GypsyNesting in Your Own Backyard

With the weather turning warm, everybody’s hearts start turning to thoughts of lust.  No, no, wanderlust, so we thought we would replay this post about how to getaway without going too far away.

As much as we love our GypsyNester lifestyle, we understand that chucking it all and hitting the highway is not something everybody can do.

Many of us have ties that can make it difficult — if not impossible — to pull that off.

With that in mind, we like to periodically point out that there are plenty of great GypsyNesting opportunities right in your own backyard.

A plethora of possibilities are playing out nearby no matter where you call home.

You just have to know where to look.

Watch for signs, look for fliers or peruse the local press. Check the newspaper’s Living or Entertainment sections or pick up the area’s free weekly “What’s Happening” type magazine.

Read the ads, not just the articles. That’s how we found the Combine Demolition Derby at The Hillsdale County Fair and that was more fun than any humans should ever be allowed to have.

Sports fans can find diversions in any season, right in the area. Local high schools have “Big Games” almost every weekend. The unbridled excitement of youth is contagious. Just don’t get caught making out under the bleachers. Embarrassing at any age.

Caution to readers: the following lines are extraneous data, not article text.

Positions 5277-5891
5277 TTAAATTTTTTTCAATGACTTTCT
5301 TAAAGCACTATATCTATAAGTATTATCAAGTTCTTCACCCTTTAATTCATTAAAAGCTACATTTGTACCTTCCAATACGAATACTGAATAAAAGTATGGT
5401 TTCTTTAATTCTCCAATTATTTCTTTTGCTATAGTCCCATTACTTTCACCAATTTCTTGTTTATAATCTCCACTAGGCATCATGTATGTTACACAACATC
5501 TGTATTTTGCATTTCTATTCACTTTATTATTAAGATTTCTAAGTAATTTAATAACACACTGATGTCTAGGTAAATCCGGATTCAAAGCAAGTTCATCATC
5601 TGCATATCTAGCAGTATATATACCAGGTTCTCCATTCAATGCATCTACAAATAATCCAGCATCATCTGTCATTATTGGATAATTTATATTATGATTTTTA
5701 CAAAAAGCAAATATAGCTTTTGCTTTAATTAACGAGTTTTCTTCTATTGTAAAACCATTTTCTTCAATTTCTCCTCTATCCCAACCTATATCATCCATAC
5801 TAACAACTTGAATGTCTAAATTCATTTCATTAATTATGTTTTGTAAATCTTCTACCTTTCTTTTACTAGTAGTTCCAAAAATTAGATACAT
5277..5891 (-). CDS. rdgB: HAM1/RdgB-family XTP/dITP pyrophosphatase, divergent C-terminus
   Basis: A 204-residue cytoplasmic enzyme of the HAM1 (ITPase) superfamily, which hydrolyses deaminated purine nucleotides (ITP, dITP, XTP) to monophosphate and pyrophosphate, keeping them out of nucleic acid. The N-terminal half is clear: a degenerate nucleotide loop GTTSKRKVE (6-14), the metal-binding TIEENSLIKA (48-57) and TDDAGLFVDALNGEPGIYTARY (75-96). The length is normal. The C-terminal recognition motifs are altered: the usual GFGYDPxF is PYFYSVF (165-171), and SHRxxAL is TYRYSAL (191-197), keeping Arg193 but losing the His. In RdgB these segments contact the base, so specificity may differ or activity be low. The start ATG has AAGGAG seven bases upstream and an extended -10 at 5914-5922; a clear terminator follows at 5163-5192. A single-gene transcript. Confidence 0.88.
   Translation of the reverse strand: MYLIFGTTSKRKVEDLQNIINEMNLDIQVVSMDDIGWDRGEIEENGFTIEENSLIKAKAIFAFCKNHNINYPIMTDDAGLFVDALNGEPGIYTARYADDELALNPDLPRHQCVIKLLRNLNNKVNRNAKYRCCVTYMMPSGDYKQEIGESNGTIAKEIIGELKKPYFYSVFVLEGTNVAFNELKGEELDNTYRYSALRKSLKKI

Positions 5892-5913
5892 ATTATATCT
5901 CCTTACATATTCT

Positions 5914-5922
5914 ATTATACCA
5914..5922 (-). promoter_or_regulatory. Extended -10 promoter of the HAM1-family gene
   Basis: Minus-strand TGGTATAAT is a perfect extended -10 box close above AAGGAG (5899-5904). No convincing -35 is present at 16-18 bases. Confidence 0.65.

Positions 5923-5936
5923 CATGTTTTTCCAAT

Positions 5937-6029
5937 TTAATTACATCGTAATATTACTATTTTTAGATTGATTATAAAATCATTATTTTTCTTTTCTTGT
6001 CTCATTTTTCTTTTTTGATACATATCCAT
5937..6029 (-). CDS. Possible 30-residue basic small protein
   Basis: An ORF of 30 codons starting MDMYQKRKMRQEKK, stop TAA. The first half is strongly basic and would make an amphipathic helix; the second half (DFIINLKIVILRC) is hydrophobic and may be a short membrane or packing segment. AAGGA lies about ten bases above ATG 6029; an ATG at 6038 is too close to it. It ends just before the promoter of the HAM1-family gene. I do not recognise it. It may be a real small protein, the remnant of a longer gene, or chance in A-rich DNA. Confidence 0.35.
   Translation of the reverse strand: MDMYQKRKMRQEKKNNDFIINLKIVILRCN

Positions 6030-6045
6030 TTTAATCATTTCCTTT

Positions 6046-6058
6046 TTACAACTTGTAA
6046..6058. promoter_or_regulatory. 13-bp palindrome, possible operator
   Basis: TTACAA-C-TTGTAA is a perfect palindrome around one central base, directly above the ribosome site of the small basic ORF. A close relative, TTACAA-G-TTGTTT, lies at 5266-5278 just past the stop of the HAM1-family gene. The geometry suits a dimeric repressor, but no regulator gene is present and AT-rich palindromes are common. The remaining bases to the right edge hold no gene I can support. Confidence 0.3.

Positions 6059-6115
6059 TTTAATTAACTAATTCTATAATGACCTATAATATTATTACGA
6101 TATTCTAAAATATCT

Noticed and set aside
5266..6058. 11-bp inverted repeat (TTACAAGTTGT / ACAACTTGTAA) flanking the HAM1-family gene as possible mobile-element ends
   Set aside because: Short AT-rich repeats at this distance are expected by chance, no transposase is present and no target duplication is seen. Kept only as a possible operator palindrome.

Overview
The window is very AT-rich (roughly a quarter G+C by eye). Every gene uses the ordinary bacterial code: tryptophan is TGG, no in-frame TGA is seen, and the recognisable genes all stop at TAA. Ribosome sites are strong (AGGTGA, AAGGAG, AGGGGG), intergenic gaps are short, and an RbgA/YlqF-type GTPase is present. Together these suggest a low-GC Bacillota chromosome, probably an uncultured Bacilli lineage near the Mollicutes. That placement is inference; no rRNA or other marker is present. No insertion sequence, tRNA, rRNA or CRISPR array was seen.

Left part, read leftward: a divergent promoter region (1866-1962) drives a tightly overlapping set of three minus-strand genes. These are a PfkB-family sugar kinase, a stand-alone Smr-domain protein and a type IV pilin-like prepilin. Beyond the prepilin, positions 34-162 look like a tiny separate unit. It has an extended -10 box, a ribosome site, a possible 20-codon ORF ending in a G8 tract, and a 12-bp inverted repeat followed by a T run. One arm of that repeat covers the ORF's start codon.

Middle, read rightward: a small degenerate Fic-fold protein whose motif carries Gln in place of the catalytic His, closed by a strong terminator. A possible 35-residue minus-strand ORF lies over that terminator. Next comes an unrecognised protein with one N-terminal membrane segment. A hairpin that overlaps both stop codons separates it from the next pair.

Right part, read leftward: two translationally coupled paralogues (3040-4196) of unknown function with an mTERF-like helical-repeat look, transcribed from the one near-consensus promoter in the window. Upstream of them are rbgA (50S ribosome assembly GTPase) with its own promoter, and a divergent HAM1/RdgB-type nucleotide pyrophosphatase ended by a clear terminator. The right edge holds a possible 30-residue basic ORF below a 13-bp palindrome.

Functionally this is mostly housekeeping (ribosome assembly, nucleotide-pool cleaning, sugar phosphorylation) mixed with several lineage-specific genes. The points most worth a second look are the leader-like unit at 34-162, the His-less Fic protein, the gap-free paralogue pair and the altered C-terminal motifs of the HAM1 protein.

Got a college nearby? If so, great competition is happening almost everyday if you look beyond the “big” sports. Check out a track meet, softball game, tennis or golf match, gymnastics or swimming meet, soccer, rugby… who knows, you could even become a fencing fanatic.

The price is usually right too… free. For a fee, the bigger games are a blast too.

Labatt Park in London, CanadaWe have had a ball at NCAA football in the fall, basketball and hockey in the winter and what better way to spend a beautiful spring afternoon than to sit in the sun at a baseball game?

Speaking of baseball, is there a minor league squad nearby? If so, check them out. Quality play at a discount price with the added bonus of close proximity to the umps for ease of sharing “ideas” on the job he is doing.

Live in or near a college town? Universities provide any number of diversions that otherwise may not be available in smaller cities.

The theater and music departments are performing, independent movies are showing and guest lecturers are lecturing right now at schools all over the country.Go to a concert!

College towns also attract concert tours that might normally only hit the bigger cities. In our travels we caught both Bob Dylan and The Eagles in mid-sized, midwestern college towns.